It seems to be common knowledge that on or around the year 6,000 of the Jewish calendar "everything" (left intentionally vague) will come to an end and there will be a 1,000 year 'Shabbos'. I'm looking for an explanation as to why this is necessarily so. Meaning, why should things ever come to and end at all?
I wondered about this fact myself for a while, and so I looked up the sources.
It turns out that this idea is based on only two sources.
The Talmud has an aggadatot which says:
Talmud, Tractate Sanhedrin [97a]: “Rav Kattina said: ‘The world will exist for 6000 years and one (thousand) of destruction’ ... We have a teaching which is in agreement with Rav Kattina, as the seventh is the sabbatical year – one in seven years. Likewise the world will rest 1,000 in 7000 … ‘a thousand years in Your eyes are like yesterday which has passed …’ [Psalms 90:4].”
Talmud, Tractate Avodah Zarah [9a]: “The world will exist for six thousand years: two millennia of void (‘tohu’); Two millennia of Torah; and then two millennia of the age of Moshiach.”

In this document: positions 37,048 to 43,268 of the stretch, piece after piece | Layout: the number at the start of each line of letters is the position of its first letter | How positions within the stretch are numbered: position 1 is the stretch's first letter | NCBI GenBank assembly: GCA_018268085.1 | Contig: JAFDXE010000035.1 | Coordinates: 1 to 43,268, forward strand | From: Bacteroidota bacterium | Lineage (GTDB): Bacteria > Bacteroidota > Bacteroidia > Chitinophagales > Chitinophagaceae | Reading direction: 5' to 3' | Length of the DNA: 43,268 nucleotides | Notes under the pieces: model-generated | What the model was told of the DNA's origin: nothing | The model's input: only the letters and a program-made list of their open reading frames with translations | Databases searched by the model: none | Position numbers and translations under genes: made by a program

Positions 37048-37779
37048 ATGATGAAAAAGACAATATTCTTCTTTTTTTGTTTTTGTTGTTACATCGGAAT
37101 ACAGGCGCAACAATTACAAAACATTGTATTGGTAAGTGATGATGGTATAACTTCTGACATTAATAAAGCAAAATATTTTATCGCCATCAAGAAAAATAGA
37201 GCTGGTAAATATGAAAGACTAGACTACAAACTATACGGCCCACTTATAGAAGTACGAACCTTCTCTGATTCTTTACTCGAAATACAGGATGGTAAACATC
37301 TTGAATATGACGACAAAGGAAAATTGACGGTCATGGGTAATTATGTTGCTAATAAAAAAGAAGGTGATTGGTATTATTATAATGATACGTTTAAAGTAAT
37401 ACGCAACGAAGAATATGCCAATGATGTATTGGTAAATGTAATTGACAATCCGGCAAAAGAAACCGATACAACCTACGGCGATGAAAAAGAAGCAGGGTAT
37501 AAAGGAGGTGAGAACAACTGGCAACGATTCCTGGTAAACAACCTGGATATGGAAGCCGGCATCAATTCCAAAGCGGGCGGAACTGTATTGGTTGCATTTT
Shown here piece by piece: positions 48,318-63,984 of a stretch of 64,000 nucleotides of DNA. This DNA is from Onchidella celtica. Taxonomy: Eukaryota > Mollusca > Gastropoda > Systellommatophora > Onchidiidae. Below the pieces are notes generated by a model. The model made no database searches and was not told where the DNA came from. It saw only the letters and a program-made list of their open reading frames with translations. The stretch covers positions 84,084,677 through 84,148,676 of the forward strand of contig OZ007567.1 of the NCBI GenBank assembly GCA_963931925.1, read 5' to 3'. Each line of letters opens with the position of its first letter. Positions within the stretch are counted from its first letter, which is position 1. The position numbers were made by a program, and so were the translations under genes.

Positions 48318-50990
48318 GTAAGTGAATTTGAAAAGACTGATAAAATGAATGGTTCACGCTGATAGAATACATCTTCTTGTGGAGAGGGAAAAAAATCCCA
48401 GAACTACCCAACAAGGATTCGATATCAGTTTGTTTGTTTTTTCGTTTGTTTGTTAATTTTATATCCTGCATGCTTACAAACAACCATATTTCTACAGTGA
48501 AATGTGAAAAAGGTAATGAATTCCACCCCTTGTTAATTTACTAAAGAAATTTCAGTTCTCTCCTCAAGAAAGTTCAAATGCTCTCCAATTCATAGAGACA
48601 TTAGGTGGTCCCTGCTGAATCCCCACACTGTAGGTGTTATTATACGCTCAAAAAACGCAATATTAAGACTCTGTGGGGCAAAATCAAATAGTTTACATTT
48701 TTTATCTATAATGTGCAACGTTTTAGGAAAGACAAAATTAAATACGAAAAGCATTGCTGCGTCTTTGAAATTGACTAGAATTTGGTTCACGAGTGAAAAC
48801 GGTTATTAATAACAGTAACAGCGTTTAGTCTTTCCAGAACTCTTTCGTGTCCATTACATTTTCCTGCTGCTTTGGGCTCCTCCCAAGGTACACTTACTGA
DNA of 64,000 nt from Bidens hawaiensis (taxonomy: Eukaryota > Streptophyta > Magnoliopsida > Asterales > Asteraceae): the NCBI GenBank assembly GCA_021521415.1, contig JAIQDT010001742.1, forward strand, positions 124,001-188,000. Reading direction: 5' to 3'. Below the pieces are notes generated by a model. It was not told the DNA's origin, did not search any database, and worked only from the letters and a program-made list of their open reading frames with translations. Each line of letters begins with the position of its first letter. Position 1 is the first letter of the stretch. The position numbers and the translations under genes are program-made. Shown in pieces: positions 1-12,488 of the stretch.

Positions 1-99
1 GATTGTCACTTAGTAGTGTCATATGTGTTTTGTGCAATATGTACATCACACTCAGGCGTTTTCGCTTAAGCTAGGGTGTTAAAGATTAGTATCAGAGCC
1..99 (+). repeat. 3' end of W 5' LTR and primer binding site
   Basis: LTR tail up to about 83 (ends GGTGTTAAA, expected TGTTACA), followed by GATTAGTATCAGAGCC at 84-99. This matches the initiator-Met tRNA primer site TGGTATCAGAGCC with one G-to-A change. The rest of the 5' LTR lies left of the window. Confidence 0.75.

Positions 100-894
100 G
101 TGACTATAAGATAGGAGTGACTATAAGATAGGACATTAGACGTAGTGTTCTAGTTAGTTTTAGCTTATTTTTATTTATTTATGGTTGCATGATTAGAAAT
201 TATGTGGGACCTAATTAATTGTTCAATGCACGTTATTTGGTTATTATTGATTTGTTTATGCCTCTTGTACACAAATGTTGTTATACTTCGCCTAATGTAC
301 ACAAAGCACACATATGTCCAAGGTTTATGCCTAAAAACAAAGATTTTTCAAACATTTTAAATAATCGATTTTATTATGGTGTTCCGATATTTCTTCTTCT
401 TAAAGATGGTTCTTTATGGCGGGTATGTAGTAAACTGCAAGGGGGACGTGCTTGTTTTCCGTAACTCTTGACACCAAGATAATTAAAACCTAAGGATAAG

However, the context of these statements are ones which in my mind, prove to be false certainties. (Not that they are false, but to state that they are certain is false) The midrashim can certainly be understood in different ways, and if understood literally, these midrashim have proven so far, to be false. Arguments against the general idea, being a "necessity" can be found here: Basically, we have "conflicting midrashim", as well as knowledge that the physical planet is not only 5772 years old.
I should add, that there is an opinion that there have been many 7,000 year cycles already. (mentioned in the link above, in some midrashim) So the fact that things rise and fall, and come in cycles is no chidush to the world we live in. The idea that once the 7,000 year cycle is over, that there will be no more cycles after that, is also unfounded. In some ways, since the invention of the steam engine, or the internet, (and a myriad of other historical events) the world has ended "as we know it."